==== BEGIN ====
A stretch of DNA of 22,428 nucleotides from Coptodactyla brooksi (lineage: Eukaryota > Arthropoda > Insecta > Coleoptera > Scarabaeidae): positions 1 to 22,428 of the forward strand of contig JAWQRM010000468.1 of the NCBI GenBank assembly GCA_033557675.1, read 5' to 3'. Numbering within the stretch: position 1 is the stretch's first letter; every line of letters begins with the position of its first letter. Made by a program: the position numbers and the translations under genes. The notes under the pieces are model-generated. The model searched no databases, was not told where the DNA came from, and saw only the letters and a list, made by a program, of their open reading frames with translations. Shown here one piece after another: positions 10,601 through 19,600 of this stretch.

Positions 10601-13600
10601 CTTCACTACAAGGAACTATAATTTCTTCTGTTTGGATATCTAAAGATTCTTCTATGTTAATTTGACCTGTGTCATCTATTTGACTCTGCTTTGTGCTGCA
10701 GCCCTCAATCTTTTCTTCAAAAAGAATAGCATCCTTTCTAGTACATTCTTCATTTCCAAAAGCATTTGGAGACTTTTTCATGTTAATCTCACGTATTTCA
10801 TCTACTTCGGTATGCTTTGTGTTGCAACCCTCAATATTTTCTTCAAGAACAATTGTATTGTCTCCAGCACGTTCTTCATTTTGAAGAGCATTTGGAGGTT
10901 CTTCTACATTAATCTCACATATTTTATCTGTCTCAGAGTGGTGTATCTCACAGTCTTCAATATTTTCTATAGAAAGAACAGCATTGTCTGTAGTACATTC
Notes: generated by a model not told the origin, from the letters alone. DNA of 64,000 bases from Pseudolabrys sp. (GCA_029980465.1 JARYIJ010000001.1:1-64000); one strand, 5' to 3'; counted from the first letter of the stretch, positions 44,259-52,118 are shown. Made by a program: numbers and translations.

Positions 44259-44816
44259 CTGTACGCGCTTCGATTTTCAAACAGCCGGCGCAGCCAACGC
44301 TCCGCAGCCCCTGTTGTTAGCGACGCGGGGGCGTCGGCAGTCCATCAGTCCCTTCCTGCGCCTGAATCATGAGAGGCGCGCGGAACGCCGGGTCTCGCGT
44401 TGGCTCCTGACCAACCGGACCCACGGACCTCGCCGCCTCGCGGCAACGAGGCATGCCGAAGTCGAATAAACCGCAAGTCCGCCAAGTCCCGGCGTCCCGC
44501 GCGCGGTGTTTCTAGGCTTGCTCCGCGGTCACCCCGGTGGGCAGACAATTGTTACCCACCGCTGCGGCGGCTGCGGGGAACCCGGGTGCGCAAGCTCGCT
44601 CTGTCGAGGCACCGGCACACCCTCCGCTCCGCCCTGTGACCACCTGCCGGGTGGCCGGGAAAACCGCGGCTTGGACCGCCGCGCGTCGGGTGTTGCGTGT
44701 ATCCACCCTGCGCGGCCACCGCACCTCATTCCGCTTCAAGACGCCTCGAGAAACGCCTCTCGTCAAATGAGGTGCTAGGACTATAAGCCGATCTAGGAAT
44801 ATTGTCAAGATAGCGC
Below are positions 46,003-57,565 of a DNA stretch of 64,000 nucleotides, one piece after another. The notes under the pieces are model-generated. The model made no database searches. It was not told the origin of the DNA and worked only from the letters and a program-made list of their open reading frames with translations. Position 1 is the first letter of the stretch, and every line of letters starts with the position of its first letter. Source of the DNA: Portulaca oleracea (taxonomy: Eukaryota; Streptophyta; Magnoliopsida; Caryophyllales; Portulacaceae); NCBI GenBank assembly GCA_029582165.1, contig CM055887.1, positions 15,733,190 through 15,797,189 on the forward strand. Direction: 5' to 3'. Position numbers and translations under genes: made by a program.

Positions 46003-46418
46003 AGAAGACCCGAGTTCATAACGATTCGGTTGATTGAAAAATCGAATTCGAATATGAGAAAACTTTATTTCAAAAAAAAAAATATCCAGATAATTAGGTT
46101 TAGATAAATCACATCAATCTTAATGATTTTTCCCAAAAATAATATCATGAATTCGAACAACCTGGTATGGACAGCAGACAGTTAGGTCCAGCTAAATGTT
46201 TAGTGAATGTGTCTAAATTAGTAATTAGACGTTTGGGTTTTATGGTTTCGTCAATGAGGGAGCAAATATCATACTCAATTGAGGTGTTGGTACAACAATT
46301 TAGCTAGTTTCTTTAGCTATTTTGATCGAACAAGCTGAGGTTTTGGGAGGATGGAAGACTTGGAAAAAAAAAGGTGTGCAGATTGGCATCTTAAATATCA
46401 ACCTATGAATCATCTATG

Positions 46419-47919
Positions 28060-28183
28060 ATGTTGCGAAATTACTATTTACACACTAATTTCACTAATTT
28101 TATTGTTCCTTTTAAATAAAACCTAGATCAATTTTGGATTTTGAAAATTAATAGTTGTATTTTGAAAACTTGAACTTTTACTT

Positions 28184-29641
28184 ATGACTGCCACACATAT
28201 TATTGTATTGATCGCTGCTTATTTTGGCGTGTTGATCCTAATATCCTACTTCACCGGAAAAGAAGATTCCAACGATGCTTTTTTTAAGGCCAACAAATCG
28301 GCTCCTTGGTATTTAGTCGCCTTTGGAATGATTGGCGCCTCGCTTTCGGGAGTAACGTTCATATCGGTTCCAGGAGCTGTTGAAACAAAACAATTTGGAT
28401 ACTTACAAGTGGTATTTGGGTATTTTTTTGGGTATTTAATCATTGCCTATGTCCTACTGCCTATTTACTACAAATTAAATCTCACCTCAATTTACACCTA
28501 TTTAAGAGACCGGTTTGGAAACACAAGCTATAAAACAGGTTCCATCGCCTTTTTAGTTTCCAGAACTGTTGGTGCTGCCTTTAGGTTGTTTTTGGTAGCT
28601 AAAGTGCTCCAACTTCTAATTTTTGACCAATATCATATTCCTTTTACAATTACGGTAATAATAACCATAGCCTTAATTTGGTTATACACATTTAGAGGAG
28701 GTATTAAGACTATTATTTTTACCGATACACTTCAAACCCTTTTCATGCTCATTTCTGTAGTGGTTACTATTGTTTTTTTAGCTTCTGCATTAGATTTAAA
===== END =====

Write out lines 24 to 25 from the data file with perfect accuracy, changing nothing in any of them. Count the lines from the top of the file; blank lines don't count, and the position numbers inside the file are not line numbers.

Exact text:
Positions 28060-28183
28060 ATGTTGCGAAATTACTATTTACACACTAATTTCACTAATTT